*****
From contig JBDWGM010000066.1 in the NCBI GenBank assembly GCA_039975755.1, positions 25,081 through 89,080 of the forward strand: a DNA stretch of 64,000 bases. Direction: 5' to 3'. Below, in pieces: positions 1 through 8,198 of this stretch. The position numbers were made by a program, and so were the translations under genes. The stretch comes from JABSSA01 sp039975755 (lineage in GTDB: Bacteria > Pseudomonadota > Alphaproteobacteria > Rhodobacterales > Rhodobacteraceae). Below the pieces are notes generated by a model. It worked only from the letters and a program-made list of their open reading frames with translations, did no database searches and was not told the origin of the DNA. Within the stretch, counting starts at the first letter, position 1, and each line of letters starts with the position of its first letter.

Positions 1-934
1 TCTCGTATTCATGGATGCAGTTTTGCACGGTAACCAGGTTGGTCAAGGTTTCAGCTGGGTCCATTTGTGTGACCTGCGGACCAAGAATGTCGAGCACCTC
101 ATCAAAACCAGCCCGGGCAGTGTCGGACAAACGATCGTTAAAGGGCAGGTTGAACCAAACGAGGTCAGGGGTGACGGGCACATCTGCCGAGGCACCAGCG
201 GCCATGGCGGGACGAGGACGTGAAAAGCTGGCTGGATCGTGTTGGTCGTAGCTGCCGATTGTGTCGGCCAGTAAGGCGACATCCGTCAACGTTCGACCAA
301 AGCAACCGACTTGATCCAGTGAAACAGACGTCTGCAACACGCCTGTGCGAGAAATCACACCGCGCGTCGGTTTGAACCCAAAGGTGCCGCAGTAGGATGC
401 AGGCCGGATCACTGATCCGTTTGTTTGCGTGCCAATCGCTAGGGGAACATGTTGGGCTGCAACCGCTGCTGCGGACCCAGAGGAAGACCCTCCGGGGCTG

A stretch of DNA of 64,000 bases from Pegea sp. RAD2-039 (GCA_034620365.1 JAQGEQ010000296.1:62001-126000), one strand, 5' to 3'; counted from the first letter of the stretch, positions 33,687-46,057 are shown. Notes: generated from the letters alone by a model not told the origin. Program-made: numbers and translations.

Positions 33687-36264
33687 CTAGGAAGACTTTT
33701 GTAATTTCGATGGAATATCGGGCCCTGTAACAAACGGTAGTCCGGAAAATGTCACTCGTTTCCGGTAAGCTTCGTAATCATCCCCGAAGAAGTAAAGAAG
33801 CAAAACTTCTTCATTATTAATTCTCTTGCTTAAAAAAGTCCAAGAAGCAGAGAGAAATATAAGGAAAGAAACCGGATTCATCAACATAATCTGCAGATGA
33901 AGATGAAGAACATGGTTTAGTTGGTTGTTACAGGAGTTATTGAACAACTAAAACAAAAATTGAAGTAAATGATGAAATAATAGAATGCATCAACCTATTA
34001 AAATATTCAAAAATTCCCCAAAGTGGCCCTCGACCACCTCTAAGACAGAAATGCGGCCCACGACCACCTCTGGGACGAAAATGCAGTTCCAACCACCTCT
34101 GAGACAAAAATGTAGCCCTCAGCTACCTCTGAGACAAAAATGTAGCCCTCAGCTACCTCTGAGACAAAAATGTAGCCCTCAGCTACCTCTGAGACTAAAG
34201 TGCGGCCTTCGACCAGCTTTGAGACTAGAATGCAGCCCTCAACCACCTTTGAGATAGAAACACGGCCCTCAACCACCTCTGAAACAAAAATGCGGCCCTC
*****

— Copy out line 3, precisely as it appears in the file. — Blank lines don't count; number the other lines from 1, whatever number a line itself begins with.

1 TCTCGTATTCATGGATGCAGTTTTGCACGGTAACCAGGTTGGTCAAGGTTTCAGCTGGGTCCATTTGTGTGACCTGCGGACCAAGAATGTCGAGCACCTC